By Cathy Nelson
HOT SPRINGS - Security has been stepped up at the Fall River County Courthouse. If you enter the courtroom, that is located on the second floor of the courthouse, be prepared to walk through a metal detector. A deputy will be present to man the machine. A basket will be present where you place your keys, phone and any other metal items that could set off the alarm.
“It’s just like the airport,” said Lyle Jensen, who is courthouse Maintenance Supervisor, “if the alarm sounds, the person has to go through the detector again and remove the item that sets off the alarm. If a person leaves the court and then returns, they also must go through the detector again.”
About two years ago the 7th Circuit Court judge requested that the county conduct a Homeland Security study. As a result of the study, three security components have been added to the courthouse. First, electric door locks were installed on the outside of the courthouse doors. The cost was $13,000, but the county did not have to pay for the locks due to a homeland security grant that paid 100 percent of the cost.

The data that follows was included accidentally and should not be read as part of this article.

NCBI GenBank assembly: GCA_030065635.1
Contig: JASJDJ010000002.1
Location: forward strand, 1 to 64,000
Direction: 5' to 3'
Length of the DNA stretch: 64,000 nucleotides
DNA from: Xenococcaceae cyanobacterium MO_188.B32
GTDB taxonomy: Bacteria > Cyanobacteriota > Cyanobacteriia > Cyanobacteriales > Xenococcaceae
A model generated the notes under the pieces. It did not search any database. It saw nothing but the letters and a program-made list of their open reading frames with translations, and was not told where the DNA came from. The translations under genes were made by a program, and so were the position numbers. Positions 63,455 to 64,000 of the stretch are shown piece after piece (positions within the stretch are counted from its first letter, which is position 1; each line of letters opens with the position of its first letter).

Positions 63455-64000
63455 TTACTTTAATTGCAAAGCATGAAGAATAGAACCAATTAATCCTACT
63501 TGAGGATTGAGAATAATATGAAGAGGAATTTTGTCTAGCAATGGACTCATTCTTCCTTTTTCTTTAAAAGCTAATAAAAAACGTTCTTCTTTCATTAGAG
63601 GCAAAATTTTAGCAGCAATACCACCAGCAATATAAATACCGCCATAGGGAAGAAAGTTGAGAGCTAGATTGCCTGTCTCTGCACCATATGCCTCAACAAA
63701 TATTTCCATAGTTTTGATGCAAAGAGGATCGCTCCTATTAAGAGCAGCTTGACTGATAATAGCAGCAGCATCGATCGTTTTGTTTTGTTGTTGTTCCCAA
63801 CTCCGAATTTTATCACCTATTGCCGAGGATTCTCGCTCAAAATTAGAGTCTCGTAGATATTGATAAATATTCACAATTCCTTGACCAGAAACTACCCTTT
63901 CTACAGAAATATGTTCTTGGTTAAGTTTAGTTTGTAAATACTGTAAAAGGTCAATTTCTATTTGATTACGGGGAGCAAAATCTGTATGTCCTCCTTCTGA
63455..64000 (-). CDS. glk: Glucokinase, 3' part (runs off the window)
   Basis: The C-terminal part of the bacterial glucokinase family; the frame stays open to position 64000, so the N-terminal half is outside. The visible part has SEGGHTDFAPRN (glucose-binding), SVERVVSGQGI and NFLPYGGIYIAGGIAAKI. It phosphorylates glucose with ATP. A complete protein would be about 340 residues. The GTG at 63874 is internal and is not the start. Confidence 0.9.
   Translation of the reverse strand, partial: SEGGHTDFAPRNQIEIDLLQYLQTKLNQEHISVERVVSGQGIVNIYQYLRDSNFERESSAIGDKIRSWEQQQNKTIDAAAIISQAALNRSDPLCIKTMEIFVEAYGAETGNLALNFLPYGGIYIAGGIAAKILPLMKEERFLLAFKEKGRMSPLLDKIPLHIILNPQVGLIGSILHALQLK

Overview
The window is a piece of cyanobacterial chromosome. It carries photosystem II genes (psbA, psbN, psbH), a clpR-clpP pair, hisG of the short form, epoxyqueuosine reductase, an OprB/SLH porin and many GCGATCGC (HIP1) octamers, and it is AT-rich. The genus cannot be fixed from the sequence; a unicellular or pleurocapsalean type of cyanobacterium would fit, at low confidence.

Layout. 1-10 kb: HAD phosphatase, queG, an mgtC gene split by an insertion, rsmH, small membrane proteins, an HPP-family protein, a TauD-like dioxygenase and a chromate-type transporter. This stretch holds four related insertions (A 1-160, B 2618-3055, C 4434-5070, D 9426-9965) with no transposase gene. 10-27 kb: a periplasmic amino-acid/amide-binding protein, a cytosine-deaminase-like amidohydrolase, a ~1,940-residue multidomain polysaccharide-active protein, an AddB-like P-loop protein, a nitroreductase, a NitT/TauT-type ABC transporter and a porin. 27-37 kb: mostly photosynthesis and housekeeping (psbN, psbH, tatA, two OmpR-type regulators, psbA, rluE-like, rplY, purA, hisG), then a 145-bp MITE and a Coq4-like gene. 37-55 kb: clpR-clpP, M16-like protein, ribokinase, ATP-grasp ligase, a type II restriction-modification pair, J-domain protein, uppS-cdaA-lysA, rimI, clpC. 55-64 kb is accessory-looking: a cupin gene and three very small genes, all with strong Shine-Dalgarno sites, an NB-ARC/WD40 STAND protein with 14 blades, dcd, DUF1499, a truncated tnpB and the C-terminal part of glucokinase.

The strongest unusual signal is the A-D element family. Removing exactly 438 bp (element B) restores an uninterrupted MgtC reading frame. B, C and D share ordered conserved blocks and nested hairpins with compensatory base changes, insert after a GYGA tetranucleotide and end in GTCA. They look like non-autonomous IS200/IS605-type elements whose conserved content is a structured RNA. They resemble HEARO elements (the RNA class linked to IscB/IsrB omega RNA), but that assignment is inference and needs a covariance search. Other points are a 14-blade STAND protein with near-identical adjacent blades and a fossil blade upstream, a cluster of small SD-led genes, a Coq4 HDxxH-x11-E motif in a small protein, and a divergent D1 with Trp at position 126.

Next to be installed were bullet-resistant panels that were placed around the judge’s desk and the clerk’s desk. The cost for that project was $2,000. A matching grant paid 50 percent.
Then, about a month and half ago, the metal detector was set up outside the courtroom door. The cost was a little over $4,000, but a 50 percent matching grant helped pay for it.
A deputy and a maintenance person have been manning the detector on court days, but on November 20, the County Commissioners approved the hiring of a deputy for $18,000 for the sole purpose of running the metal detector when court is in session.
Cathy Nelson/Fall River County Herald
Fall River County Commissioner Joe Falkenburg walks through the recently-installed metal detector on the way into the county courtroom, where the county commissioners meet twice a month.